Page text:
Critical Care for Burn Injuries

N’ Dirty Nursing: Burns
The 60-Second Summary
5 Types of burns: Chemical, thermal, electrical, ionizing radiation, inhalation injury
Classification Systems: Rule of 9's (used in transport), Lund-Browder (more detailed, used in hospital
Hypovolemia: Vasodilation and inflammation causes increased vasculature permeability and fluid leaks out of neighboring cells
Airway obstruction: Potential for any burn that affects the chest up. Inflammation results from tissue damage, which can to lead to edema and
obstruct the airway. Greatest risk for death within the first 24 hours
Circulatory impairment: Eschar/necrotic tissue formation creates increased pressure and obstructs the vasculature. Most common with inhalation
injuries and circumferential burns. Evidenced by pulselessness

Understanding Burns
Initial Considerations for Burn Injury
Consider the source of the burn, the injuring agent, severity, depth, exposure, and baseline vitals/status. The Rule of 9’s is usually used pre-hospital
(in transport by paramedics/EMTs) while Lund-Browder is used in hospital. In the Lund-Browder, the areas are divided more precisely than the Rule
of 9’s. For instance, the Rule of 9’s divides the arm as 9% (or 4.5% for posterior and anterior side), whereas the Lund Browder divides the arm into
the right upper arm, left upper arm, left lower arm, and hand.

The healthcare team members must take special considerations in cases of potential contamination to protect themselves first. After all, no patients
can be saved if everyone dies!

Special Airway Needs for Burn Injury
Any burn that affects the chest up is considered an airway problem. Damage causes inflammation, which can to lead to edema and obstruct the
airway. This is the highest risk of death within the first 24 hours. Proactive pain management is crucial, especially when mechanical “scrubbing” is
used. ABA consensus formula: 2-4 mL or crystalloid solution x body weight in Kg x TBSA to provide the total 24 hour fluid to be administered. This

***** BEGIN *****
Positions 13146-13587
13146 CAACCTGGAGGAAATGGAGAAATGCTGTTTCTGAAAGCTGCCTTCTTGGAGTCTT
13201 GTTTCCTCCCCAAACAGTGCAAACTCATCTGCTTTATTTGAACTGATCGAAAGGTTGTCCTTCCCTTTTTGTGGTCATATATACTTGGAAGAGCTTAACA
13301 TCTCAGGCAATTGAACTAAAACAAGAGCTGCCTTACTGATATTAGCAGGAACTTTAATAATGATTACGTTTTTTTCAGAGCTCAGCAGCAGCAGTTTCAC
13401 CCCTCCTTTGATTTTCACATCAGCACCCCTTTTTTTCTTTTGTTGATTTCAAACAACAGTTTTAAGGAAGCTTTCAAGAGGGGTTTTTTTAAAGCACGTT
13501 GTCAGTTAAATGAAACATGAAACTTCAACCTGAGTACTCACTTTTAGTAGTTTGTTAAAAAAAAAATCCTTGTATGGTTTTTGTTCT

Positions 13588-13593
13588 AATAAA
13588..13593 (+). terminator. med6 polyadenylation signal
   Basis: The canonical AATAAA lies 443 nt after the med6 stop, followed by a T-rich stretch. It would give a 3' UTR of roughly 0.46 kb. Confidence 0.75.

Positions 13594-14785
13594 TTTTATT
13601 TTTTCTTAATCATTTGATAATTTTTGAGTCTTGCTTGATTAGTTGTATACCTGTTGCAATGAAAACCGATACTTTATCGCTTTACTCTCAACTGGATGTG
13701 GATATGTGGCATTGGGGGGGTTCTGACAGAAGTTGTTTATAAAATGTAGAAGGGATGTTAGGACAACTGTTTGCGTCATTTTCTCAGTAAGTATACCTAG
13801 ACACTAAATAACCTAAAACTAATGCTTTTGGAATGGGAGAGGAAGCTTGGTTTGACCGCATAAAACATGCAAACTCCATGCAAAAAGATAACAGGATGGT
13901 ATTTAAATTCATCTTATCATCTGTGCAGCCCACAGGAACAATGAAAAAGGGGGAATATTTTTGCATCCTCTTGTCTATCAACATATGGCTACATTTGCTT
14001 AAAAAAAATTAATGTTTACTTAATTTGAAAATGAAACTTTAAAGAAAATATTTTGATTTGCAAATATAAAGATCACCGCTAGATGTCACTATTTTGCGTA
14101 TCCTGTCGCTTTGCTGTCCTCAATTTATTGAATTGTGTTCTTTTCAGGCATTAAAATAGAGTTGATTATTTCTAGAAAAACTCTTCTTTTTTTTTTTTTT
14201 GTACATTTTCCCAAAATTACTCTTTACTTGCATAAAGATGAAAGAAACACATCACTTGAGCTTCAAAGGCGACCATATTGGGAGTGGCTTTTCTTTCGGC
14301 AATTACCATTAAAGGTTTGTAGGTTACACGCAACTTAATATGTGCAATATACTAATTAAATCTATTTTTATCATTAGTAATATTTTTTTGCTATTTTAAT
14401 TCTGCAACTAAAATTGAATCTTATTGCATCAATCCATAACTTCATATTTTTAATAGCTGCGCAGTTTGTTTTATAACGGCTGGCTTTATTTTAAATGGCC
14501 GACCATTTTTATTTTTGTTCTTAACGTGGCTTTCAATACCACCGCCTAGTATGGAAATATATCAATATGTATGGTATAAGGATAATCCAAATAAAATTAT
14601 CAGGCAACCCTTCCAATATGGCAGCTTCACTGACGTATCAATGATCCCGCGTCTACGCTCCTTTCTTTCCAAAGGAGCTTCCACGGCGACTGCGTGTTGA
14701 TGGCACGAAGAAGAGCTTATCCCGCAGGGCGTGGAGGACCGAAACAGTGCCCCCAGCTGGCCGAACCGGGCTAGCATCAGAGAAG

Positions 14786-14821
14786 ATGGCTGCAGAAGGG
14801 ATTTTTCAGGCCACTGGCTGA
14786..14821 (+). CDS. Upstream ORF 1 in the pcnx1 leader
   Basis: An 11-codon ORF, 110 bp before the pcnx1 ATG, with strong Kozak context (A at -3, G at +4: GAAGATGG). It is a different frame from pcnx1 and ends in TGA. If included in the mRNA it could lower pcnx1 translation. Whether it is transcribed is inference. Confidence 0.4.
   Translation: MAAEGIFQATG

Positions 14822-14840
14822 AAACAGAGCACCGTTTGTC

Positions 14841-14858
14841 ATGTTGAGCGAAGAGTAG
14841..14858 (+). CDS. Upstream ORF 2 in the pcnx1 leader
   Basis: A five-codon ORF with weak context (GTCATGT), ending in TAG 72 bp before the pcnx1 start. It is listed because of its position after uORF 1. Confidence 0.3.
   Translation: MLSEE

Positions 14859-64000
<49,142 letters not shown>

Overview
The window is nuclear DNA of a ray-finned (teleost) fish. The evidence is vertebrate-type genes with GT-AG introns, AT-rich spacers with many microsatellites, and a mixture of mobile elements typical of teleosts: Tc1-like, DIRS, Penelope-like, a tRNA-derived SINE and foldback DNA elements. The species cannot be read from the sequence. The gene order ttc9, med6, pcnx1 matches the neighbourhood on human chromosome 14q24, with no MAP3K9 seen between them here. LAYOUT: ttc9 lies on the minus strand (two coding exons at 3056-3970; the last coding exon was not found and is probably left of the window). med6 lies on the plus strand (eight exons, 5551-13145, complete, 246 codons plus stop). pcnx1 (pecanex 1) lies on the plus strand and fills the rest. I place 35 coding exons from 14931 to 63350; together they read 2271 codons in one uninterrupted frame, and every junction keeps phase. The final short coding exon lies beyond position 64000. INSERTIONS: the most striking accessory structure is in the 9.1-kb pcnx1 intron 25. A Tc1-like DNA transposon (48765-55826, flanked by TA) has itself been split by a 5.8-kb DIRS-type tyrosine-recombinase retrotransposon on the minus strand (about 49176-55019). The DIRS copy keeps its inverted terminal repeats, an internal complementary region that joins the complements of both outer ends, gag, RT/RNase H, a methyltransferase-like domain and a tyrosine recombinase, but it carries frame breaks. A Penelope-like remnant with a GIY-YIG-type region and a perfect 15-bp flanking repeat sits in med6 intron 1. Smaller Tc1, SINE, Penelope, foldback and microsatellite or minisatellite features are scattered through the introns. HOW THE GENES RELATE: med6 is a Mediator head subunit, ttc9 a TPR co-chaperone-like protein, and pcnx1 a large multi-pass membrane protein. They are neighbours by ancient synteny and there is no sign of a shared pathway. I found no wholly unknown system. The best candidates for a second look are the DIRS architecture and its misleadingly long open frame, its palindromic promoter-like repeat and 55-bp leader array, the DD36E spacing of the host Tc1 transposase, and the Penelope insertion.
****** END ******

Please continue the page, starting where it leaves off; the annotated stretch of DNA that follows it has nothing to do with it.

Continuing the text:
amount is dived in half. The first amount is administered over the first 8 hours and the second half over the next 18 hours.

Why the Patient is at Risk for Hypovolemia
Vessels dilate and become more permeable to the membrane. Inflammatory mediators such as cytokines rush to the area of injury, causing
vasodilation and increasing the permeability. This causes fluid to leak out of the cells. Fluid administration is central to burn management as
it promotes tissue perfusion and reduces the risk of complications associated with dehydration.

Why the Patient is at Risk for Circulatory Impairment
In addition to fluid loss, circulatory impairment can result from necrotic tissue formation. Eschar complications are most serious in the lungs
(inhalation injuries) and in circumferential (all around burn) burns. In the circumferential burn causes bands of eschar, which creates pressure and
obstructs the vasculature, (evidenced by pulselessness).

Road Rash
Road rash can develop into burns. Entrapped debri embedded into the tissue can cause burns long after initial contact. They’re treated the same
way as other burns, via hydrotherapy

Types of Burn Injuries
5 Major Types of Burns
Chemical, Thermal, Electrical, Ionizing radiation, Inhalation injury

Chemical Burns
Chemical burns are caused by exposure to acidic or alkaline compound or another noxious chemical. It’s usually related to home or work exposure.
They are treated with hydrotherapy as soon as possible (rather than a neutralizer, as was the standard before). If exposure to the eyes occur, they
are continuously flushed until a specialist comes.

Thermal Burns
Thermal burns are caused by exposure to steam, smoke, flames, or a hot object
Common sources of thermal burns occur from scales secondary to exposure with hot food or beverages, or hot tap water from bathtubs or
The severity of a thermal burn depends upon the temperature of the injuring agent, duration of contact, and to some extent, the actions taken
immediately afterwards (such as if someone follows the old wives tale of placing butter on the wound, which actually serves to trap in heat)
Moat beverages such as coffee, are served at a temperature of 160 to 180 degrees Fahrenheit (71-82 degrees Celsius), which can cause a
serious burn almost instantaneously upon contact
It can also increase the patients’ risk for dehydration, especially if they reside in a hot climate like Phoenix, Arizona in July